LHorna Loses: Reuters notes that Luis Horna was bested by Argentine Guillermo Coria 6-2, 3-6, 6-2 in the second round of the Hamburg Masters today.

Miners Strike, cont.: Reuters reports that "workers at two Southern Peru Copper Corp. mines and at [Toquepala and Cuajones mines] stopped work on Thursday in response to a nationwide strike call to push for contracts and benefits for all mine workers." Yanacocha was not affected. Minister of Energy and Mines Minister Jaime Quijandria downplays the overall effects. Pedro Escate (Mining Federation), Ernesto Valdez (Volcan), Carlos Galvez (Compania de Minas Buenaventura, and Julio Ortiz (Shougang union). "Workers at Chinese-owned Shougang Hierro Peru, Peru's only iron miner, were on strike, public relations chief Guillermo Alfaro said. He gave no details other than that the stoppage was peaceful." (See also 'Miners Strike' in April 30's Peruvia.)

More Mining:
- Pan American Silver Corp. produced a press release that reported their increase in production and their lower cash cost. A separate press release noted "the separation of the roles of Chairman and Chief Executive Officer previously held by Ross J. Beaty. Mr Beaty will remain fully engaged as Chairman and Mr Geoff Burns, formerly President and Chief Operating Officer, will become President and Chief Executive Officer."
- Reuters reports that Yanacocha "produced 803,000 ounces in the first quarter of this year," according to Carlos Santa Cruz, managing director for South America for Newmont Mining. Yanacocha produced 2.8 million ounces of gold in 2003. Peru is the world's No. 7 gold producer.
- Dow Jones runs another confirmation on the delay of the auction of Las Bambas copper project until July 23. "Yes, it is totally true," said a ProInversion spokeswoman, confirming what an agency official had said earlier this week."
- Meridian Gold put out a press release that state: "On March 25, 2004, Meridian advised Buenaventura that it would not exercise its option to earn a 51% interest in the Los Pircos project located in Peru. While Meridian remains upbeat on the exploration potential in Peru, this property did not meet all of Meridian's operating criteria."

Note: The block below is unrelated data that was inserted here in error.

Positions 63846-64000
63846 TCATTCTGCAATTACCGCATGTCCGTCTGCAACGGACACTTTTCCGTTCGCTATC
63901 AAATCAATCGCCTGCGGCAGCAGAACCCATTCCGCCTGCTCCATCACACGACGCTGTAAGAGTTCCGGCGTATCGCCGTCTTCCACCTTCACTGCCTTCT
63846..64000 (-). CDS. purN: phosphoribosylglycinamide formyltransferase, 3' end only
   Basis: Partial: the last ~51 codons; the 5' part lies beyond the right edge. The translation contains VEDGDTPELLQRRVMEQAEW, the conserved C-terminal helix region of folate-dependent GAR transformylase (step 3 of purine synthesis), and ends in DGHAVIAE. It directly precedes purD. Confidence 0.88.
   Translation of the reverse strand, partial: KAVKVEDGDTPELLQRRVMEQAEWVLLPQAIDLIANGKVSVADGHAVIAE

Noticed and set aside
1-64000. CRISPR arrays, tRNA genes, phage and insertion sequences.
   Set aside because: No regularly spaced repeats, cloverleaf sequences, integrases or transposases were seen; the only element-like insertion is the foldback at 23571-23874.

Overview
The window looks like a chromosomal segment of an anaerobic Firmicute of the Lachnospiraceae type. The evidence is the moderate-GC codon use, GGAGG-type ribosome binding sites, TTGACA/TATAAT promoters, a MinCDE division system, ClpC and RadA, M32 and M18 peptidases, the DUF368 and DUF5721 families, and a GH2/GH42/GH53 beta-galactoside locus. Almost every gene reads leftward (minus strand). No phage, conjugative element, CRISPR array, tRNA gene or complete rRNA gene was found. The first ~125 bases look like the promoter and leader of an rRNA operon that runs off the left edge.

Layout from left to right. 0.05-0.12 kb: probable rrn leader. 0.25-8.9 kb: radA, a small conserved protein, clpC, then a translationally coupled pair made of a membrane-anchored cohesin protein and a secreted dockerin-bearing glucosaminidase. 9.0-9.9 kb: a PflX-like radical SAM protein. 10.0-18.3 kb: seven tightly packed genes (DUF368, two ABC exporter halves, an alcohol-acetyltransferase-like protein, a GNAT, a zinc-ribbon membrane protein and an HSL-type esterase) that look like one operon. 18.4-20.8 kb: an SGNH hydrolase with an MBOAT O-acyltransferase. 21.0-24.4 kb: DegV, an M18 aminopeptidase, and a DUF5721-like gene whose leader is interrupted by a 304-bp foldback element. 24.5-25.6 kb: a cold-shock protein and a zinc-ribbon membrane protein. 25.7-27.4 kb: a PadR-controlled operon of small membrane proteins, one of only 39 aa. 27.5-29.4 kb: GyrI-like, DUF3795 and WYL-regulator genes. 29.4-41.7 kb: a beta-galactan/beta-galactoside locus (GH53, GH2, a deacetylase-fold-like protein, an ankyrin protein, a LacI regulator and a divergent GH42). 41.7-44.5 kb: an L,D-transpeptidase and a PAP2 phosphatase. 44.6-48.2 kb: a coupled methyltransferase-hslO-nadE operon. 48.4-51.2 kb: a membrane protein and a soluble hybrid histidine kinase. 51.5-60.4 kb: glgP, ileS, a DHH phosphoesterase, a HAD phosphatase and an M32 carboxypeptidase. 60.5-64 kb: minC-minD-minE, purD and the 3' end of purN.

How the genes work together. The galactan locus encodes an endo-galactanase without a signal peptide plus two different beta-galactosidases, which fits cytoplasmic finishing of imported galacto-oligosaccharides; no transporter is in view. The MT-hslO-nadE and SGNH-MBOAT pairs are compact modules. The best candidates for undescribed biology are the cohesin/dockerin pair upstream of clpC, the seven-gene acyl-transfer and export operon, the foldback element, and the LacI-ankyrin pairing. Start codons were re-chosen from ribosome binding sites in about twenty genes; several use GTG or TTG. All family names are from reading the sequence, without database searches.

- Arcturus Ventures put out a press release to announce their completion of "initial reconnaissance-style geological examination of its newly acquired Esperanza Property in Peru. The Esperanza Property is located in the northern portion of the Department of Arequipa and is approximately 600 km southeast of Lima.

Gorby at Gold Conference, cont.: Dow Jones and Pravda catch up with the Gorby in Lima story but adds nothing new to the Associated Press story. (See also 'Gorby at Gold Conference' in May 10's Peruvia below.

Copa America Preps, cont.: Reuters offers photographs of construction workers "during an expansion of the stands project at the Elias Aguirre Stadium in Chiclayo prior to the July 2004 Copa America soccer tournament." The stadium will be the venue for the Copa America's group B with Argentina, Mexico, Uruguay and Ecuador. Copa America 2004 will be in Peru from July 6-25" including one of herons. (See also 'Copa America Preps' in May 5's Peruvia.

Electricity Production Up: - Dow Jones reports that "Peru's electricity production increased by 4.3%, according to the National Society of Mining, Petroleum and Energy. "The largest producer in March was state-owned Electroperu, which generated 637.2 gigawatt-hours, 8.1% higher than in the same month last year."

Ceviche in NYC: New York Press reviews Mancora restaurant in the East Village in New York City that begins: "You don't often hear someone say they're in the mood for Peruvian." It also includes these pointers:
1. What passes for ceviche in this town is disgraceful;
2. The causal factor is a lack of awesome ceviche;
3. If Mancora's ceviche met every other ceviche in Manhattan in any sort of contest, it would romp;
4. Such a contest should be held as soon as possible, as a matter of public interest.